Sharp increase of reported economic crime in Singapore

The rise is consistent with global trend

PwC Global Economic Crime and Fraud Survey 2018: Singapore Edition

PwC’s Global Economic Crime and Fraud Survey is a bi-annual report which aims to provide insight into the economic crime landscape in Singapore. This year’s report highlights that fraudsters continue to use opportunities and control gaps created by rapidly changing business environment and technological sophistication. In parallel, growing fraud risk awareness among organisations coupled with enhanced risk monitoring techniques and controls are helping companies discover fraud faster and take action more effectively. 

  • Only 39% of Singapore-based organisations have specific policies addressing bribery and corruption risks, significantly lower compared to 50% of organisations globally.
  • Our survey showcases that the threat of bribery and corruption faced by Singapore based companies appears, to a large extent, to come from outside Singapore.
  • 25% of Singapore respondents indicated that in doing business abroad they had lost an opportunity to a competitor whom they believe paid a bribe and 21% were asked to pay a bribe. These figures are significantly lower (6% and 9% respectively) with respect to operations in Singapore.

  • 28% of Singapore respondents have a dedicated AML team compared to 16% at the global level.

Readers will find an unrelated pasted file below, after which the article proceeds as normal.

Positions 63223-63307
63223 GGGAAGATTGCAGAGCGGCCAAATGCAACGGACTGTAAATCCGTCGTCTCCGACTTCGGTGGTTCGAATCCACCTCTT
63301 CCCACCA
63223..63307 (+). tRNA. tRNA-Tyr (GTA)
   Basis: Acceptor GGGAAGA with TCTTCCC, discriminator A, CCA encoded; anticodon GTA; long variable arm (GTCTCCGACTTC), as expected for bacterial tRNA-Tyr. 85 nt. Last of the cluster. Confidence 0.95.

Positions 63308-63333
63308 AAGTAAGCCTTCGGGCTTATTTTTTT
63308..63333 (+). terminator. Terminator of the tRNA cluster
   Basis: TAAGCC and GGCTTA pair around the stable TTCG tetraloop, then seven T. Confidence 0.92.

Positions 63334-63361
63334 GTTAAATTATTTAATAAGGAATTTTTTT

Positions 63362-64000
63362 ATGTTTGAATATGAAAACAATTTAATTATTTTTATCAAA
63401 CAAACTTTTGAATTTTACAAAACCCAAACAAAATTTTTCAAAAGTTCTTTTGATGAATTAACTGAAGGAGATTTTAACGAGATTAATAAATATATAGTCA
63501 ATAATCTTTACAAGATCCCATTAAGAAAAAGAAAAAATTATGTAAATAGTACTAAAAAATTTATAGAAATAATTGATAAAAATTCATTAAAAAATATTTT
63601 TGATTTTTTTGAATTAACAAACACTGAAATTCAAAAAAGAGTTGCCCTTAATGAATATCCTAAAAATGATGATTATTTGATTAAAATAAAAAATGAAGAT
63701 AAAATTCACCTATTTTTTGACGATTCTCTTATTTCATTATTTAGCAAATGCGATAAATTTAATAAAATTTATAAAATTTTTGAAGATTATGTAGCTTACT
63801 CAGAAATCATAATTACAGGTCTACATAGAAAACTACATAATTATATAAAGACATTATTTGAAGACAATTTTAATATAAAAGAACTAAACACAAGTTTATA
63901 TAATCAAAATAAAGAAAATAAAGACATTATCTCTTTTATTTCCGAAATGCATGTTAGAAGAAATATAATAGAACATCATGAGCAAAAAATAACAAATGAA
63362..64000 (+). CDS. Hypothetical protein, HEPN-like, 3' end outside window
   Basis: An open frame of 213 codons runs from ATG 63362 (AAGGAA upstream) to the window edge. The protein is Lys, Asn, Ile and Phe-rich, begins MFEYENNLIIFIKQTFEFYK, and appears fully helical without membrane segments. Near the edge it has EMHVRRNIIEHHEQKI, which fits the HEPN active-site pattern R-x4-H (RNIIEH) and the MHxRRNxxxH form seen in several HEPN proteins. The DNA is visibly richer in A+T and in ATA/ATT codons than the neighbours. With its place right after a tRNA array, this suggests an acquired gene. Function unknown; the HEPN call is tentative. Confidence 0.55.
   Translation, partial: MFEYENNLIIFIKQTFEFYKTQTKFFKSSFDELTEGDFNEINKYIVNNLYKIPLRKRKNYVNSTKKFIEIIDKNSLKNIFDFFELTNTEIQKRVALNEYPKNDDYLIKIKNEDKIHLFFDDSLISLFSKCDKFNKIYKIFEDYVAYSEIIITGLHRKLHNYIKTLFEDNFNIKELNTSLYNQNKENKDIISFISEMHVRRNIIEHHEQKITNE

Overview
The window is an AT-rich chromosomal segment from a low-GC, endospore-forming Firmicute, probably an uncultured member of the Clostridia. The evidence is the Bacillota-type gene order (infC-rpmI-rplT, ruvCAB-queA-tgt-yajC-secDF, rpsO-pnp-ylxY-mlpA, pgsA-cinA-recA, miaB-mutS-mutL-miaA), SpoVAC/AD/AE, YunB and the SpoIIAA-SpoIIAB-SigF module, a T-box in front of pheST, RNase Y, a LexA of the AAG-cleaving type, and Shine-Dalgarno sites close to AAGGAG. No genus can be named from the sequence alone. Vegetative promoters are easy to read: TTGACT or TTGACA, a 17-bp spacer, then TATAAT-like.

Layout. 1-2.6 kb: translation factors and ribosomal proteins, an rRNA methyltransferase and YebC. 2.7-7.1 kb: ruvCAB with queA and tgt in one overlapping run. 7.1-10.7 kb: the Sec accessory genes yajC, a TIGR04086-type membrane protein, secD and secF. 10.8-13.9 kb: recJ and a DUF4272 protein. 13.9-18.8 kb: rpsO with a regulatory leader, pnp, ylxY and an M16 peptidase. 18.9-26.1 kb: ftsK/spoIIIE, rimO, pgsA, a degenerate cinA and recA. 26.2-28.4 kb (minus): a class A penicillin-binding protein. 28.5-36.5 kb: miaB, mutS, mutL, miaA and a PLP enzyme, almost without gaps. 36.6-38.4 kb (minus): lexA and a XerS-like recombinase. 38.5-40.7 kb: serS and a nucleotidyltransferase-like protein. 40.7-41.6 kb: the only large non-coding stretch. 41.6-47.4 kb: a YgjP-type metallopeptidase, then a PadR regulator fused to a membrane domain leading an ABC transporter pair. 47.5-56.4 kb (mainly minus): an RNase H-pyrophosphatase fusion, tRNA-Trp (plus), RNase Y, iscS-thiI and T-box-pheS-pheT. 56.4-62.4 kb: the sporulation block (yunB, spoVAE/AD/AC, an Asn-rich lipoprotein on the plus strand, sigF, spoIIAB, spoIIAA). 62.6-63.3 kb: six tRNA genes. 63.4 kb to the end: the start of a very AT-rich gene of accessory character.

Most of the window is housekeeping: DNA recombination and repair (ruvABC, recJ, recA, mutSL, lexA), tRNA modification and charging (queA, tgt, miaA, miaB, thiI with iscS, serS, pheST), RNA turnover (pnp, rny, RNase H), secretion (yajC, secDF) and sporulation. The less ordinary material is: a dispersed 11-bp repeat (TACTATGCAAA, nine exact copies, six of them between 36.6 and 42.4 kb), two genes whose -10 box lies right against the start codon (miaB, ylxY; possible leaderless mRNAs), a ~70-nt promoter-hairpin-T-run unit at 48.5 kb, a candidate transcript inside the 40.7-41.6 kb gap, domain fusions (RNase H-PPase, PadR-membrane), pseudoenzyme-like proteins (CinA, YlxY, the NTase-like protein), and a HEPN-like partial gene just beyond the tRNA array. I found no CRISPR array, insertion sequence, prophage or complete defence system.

• Despite fewer Singapore based companies reporting economic crime incidents than global counterparts, the occurrence of money laundering incidents among those who reported fraud was significantly higher than the global average (20% vs. 9%).
  • 69% of Singapore based participants reported that, as a result of the inspections, they had major feedback, including enforced remediation to deal with findings, higher than 58% reported globally.

  • 87% of the most disruptive fraud incidents experienced by Singapore based organisations were initially detected by strong corporate controls or corporate culture, higher than global average of 78%.
  • The main detection methods are fraud risk management (23%), suspicious activity monitoring (21%) and internal tip-off (18%). In these areas, Singapore-based organisations performed better than their global peers.
  • Our survey shows that a higher proportion of Singapore respondents are considering or planning to implement various alternative/disruptive technologies and techniques to detect fraud in the next 12 months compared to the global average.

Contact us

Richard Major

Richard Major

Financial Crime Leader, South East Asia Consulting, PwC Singapore

Tel: +65 9117 7740

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